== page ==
Storyline Design Process:

Building an NGSS Storyline with Learning Performances


Francis_Howell_-_Diving_into_the_NGSS_-_Day_1.jpg

Materials:  

Samples:

 

Step 1:  Bundle the Performance Expectations

Identify all performance expectations within the storyline.

NOTE: 3-6 standards is a reasonable number for a unit of instruction.  Elementary units can be found on the Standards page.  Lower elementary have three science units and upper elementary have four science units.  The NGSS doesn't specify units for middle school and high school.   
IMG_1348.JPG

Step 2:  The Cover

Create an anchor chart (i.e. conceptual model) for the entire unit.  The anchor chart should include the content and concepts for all standards in the unit.  These terms be found in the vocabulary section on each of the individual standards pages. (e.g. MS-LS1-2)  Sample anchor charts are also included on the website.  (e.g. 1-LS3-1

Consistent icons and graphics should be used in the anchor chart and in the models that students create in the unit.  Appropriate Crosscutting Concepts should be added to the anchor chart whenever possible to give clarity to the content. 

Note:  The anchor chart is used by teachers to plan and implement the unit and should not be posted in the room at the beginning of the unit.  It should be built with the help of the students.

Step 3:  The Message

Write Enduring Understandings for the storyline.  Reference the anchor chart while completing the next three steps. 

NOTE: Enduring Understandings are important, transferrable ideas that students should retain years from now.  

Step 4:  The Big Idea

Identify 1-2 Essential Questions for the unit.

NOTE: Essential Questions are open-ended and provocative.

Step 5:  The Plot

Determine the order of experiences for the storyline.  Think strategically and determine the order you will address the concepts on the Anchor Chart.

NOTE: Do not order the unit through the lens of a science teacher.  
You might consider the starting place based on…
Concepts that are more familiar, relevant or interesting to students.
 -or- 
Work from large concepts to smaller concepts (e.g. In Biology, you could move from the organism to the organ to the tissue to the cell.  In Chemistry, you could move from a glass of water to the atoms within the water.)

Step 6:  The Feedback

Review or create exemplar performance assessment/s to ensure that all concepts have been captured on the Anchor Chart.

NOTE: Look at the STEM GaugeNext Generation Science Assessments, and the Stanford NGSS Assessment Project for direction.  Sample performance assessments are also included on the website.

Step 7:  The Conflict

Brainstorm a list of at least twenty phenomenon for the unit.  Sample phenomenon are included on each of the individual standards pages and can also be found on the Phenomenon Master List.  A scientific phenomenon is any event that is observable and isn't always phenomenal.  Select an anchoring phenomenon from this list that address the majority of standards.  The remaining phenomenon can be used as supporting phenomenon within the unit.  Students should be attempting to construct explanations of scientific phenomenon everyday in class.  An anchoring phenomenon guides the entire unit and should address the heart of the unit based on all of the standards.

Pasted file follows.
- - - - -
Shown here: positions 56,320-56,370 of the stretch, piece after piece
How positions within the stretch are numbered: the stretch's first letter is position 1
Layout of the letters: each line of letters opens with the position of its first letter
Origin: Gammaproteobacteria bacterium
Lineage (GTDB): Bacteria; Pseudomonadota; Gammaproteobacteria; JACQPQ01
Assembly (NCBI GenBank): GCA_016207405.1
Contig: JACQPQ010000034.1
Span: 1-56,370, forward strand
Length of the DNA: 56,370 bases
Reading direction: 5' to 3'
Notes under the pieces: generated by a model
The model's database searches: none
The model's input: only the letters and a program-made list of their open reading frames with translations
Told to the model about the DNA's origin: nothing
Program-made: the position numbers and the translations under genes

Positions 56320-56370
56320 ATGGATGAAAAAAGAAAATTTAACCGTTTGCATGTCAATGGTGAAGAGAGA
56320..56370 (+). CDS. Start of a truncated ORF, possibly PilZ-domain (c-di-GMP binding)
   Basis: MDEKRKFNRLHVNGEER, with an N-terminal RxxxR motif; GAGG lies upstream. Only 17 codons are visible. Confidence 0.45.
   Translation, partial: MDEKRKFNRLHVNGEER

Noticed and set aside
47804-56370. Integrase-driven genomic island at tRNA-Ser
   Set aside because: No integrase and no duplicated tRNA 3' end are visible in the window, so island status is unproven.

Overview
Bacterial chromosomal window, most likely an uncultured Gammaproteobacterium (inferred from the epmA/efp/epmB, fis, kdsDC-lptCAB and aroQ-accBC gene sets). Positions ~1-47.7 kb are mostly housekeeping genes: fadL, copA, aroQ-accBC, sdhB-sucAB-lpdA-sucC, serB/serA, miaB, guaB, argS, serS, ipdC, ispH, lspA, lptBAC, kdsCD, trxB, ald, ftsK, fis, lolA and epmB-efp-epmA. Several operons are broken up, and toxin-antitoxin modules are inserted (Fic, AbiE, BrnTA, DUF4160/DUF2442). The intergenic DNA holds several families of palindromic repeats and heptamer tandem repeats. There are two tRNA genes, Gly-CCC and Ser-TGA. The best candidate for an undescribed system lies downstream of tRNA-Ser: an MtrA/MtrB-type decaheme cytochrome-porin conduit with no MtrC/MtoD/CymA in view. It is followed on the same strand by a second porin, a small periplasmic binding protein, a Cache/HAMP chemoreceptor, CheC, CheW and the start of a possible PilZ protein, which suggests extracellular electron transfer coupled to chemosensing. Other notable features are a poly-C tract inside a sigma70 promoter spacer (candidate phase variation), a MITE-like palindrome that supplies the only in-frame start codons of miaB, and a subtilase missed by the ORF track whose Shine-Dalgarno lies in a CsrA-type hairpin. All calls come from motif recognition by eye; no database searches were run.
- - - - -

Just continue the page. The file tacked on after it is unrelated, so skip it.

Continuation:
Anchoring phenomenon:

  • Build curiosity and wonder
  • Are complex - the answer should not be apparent right away if at all
  • Are local
  • Change as needed from year to year
  • Sample - The Collapsing Train Car

Supporting phenomenon:

  • Support student learning of individual concepts
  • Have simple explanations
  • Used to be called "demonstrations"
  • Sample - Fire Piston

Step 8:  The Chapters

Create common learning performances that are essential for all students to experience.  Each learning performance should include a core idea, a science and engineering practice, and a crosscutting concept.  Use the planning cards to created the learning performances based on the anchoring and supporting phenomenon.

Examples:  

 

LP1: Students will ask questions about energy transfer within a particle's motion, thermal energy, insulation phenomenon.

LP2: Students will develop a model to demonstrate energy transfer and particle motion within a particles, motion, thermal energy, insulation phenomenon.

LP3: Students will observe and analyze the temperature and feeling of an object/material and how it feels. (energy and matter)

NOTE: Learning Performances (LPs) are the storyline of the unit.  They are the mileposts within the unit. 
Learning Performance statements always begin with, “Students will…”, and include Practices, Crosscutting Concepts, and Content.

Step 9:  The Story

Use a bulleted list to brainstorm possible learning experiences that will address the learning performance.  Learning performances should build towards performance expectations in the unit.  

NOTE: Learning Performances are set and required experiences for students.  The strategies used in the classroom are flexible and determined by the teacher and based on best practice. 

 

LP1: Students will ask questions about energy transfer within a particle's motion, thermal energy, insulation phenomenon.

  • Gather questions
  • Sort/classify questions
  • Prompt them toward asking energy transfer questions ("How is it possible for this massive train car to collapse with nothing crushing it?")
  • Save questions for later reflection (notebooks or wonder wall)
NOTE: Learning Performances are set and required experiences for students.  
The strategies used are flexible and determined by the teacher and based on best practice. 

Step 10:  The Title

Rename the unit to reflect the heart of the learning based on the concepts captured on the Anchor Chart.

NOTE: Do not use the unit titles as given in NGSS.  A first grade unit should not be named From Molecules to Organisms: Structures and Processes.